History of Ludgershall Cross
In the main street of Ludgershall is the surviving lower part of a large medieval cross. The cross shaft has fine sculpture showing scenes from the death of Jesus, including the Descent from the Cross.
Dating from the 14th century, the cross may have originally stood in an open market place (now built over) about 50 metres south-west of its current location. The cross would have been a prominent landmark in the small market town of Ludgershall, with its fine sculpture illustrating scenes from the resurrection of Jesus, and with the new cross perhaps paid for or supported by the royal patronage of Edward III (reigned 1327–77). King Edward III and Queen Philippa would have stayed in nearby Ludgershall Castle around this time and Ludgershall became an economically and culturally important small town in the region.
The cross was probably about 6 or 7 metres high, with a tall octagonal shaft rising from the (surviving) base, like the Beaumond Cross in Nottinghamshire. Many English towns had this sort of cross in the Middle Ages, situated in a market or prominent place, and acting as a focus for both religious processions and trade.
Most of these crosses were taken down or damaged during England’s Reformation in the 16th century or during the religious changes that accompanied the 17th-century Civil War.
The east face
The Ludgershall Cross is remarkable for its fine medieval decoration. Carved into each face of the square shaft-base is an elaborate niche, and within each niche is a sculptural scene. Although the carving is now much weathered, three of the four scenes can still be recognised.
The east face (facing the pavement and pub) depicts the Descent from the Cross – the lowering of Jesus’ corpse from the cross. The cross is clearly visible, with Mary on the left, touching her son, and John to the right, probably holding a Bible. Two smaller figures, Nicodemus and Joseph of Arimathea, lift Jesus’ body down from the cross. The kneeling figure of Nicodemus is removing the final nail that fixes Jesus’ corpse to the cross.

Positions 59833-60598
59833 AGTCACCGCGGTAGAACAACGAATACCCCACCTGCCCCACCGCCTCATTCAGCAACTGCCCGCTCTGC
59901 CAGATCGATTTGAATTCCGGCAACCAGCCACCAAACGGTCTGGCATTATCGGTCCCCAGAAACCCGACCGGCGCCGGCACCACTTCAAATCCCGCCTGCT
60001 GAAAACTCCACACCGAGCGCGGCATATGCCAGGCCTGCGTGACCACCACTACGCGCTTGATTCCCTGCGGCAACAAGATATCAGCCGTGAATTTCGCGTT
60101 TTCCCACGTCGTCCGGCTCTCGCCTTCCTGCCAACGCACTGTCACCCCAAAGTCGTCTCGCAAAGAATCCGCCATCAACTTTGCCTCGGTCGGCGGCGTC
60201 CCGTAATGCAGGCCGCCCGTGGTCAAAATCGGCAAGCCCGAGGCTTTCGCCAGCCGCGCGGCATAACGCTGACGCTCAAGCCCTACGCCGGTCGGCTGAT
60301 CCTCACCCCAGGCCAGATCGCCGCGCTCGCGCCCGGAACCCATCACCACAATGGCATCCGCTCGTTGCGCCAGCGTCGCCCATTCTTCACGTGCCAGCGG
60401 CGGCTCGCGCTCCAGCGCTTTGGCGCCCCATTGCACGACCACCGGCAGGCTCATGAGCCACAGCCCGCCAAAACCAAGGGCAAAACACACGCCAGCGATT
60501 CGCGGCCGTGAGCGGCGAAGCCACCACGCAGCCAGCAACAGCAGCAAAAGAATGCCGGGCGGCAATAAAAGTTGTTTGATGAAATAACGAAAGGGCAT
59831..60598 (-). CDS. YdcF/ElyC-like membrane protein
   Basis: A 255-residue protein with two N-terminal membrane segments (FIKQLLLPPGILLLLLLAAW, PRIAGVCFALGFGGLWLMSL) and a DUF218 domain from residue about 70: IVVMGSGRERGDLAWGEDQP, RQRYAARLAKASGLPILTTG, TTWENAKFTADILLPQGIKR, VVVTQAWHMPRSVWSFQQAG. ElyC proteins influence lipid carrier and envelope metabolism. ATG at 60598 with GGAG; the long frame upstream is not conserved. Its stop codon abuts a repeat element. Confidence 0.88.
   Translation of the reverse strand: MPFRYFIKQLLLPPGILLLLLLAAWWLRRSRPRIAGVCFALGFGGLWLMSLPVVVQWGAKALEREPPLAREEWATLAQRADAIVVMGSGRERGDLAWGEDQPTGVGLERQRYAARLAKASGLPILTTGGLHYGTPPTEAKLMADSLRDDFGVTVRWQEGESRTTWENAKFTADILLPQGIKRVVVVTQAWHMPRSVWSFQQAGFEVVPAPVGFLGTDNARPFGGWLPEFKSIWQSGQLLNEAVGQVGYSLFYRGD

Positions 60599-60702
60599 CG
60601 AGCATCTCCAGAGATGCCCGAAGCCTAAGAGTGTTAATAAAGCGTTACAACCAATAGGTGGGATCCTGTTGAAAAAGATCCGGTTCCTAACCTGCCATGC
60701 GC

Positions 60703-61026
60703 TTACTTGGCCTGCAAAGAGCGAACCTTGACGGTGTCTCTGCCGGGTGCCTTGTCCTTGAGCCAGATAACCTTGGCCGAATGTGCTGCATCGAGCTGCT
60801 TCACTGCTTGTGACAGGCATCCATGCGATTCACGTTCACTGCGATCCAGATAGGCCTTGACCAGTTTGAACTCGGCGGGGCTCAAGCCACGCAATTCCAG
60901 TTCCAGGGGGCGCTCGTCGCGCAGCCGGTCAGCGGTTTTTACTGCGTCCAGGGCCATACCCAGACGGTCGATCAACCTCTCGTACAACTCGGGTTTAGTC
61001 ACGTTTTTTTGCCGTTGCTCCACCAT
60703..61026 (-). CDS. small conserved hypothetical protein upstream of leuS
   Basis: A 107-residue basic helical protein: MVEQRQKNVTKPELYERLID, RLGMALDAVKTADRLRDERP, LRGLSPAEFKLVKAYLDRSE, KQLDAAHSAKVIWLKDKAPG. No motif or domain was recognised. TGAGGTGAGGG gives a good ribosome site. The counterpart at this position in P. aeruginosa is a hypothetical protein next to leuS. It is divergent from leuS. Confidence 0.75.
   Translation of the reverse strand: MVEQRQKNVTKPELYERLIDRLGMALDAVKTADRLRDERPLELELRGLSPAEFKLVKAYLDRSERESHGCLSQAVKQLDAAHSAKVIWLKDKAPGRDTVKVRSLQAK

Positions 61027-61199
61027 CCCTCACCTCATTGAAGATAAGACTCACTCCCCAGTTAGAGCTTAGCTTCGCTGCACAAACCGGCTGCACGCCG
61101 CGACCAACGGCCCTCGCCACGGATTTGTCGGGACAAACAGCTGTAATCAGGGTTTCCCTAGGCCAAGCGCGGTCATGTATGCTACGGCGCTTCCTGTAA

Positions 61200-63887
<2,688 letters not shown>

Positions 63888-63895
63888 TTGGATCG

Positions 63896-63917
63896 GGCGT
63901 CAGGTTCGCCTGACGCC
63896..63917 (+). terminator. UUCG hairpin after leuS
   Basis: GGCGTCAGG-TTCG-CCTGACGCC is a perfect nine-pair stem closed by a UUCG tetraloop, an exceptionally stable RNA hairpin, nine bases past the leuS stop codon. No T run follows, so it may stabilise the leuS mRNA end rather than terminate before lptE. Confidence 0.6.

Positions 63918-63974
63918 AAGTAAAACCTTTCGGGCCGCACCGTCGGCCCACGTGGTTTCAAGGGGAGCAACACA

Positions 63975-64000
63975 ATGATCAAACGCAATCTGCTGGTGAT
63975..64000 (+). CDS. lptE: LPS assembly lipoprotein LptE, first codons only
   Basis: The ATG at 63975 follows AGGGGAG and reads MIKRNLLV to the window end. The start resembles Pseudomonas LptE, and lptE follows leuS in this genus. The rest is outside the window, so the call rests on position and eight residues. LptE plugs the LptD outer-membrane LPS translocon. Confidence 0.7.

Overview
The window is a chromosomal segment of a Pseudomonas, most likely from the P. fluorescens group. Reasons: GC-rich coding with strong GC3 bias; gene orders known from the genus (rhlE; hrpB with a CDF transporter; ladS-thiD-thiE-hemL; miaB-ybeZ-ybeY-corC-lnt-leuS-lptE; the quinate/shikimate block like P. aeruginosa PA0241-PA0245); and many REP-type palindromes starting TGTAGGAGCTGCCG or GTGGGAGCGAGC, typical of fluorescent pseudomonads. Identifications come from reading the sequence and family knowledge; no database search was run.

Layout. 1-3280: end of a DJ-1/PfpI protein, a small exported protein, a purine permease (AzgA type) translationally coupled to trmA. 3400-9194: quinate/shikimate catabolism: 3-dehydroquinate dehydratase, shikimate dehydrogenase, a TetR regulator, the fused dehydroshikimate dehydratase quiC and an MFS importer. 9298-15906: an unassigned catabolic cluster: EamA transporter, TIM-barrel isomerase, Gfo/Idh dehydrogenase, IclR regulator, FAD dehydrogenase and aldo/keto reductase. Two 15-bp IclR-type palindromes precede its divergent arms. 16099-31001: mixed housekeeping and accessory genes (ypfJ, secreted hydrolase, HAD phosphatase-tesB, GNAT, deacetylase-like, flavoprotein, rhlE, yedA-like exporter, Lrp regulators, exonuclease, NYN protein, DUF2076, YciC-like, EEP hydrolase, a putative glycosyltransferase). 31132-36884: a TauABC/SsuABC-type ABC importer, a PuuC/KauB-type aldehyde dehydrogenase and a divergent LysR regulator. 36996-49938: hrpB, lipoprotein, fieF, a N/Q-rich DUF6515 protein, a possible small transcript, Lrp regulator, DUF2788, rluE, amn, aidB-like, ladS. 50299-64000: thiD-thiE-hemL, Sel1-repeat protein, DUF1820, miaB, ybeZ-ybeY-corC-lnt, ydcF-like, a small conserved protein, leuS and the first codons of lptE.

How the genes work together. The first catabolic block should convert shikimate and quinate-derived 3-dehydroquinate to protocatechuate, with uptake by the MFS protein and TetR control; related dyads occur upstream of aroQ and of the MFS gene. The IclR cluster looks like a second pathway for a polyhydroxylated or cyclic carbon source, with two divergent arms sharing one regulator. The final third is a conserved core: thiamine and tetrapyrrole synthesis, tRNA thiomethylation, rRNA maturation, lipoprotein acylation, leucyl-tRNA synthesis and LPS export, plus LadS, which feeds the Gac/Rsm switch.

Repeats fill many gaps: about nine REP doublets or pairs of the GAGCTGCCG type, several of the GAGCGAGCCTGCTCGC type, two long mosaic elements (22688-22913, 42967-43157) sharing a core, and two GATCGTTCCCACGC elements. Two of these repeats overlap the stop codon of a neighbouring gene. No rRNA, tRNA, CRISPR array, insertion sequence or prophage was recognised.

South, west and north faces
The scene on the south panel, with a tall central figure standing between two smaller figures, has previously been identified as the Three Marys (Mary Magdalene and two other Marys, probably including Mary of Clopas but not necessarily including Jesus’ mother). It has been suggested that this is more convincingly identified as the ‘Road to Emmaus’ scene in which the resurrected Jesus (the taller figure) meets two disciples (the smaller figures either side) after his death.
The west face (facing the road) shows a cave-like structure occupied by four identical figures with their arms raised upwards. Outside the cave and facing them is a well-preserved figure who holds his right arm upwards, perhaps holding a rod or lance. This looks very much like a Harrowing of Hell scene, in which Jesus breaks open the gates of hell with a lance.
The scene on the north side of the cross (facing the castle) is particularly hard to identify, but perhaps depicts Jesus in an Ascension scene, as Christ rising to heaven.
Top image © Greg Balfour Evans/Alamy Stock Photo
History of Ludgershall Castle
Probably begun in the late 11th century by a sheriff of Wiltshire, Ludgershall was much improved in the 13th century by King John and his son Henry III, who used the castle as a hunting lodge.
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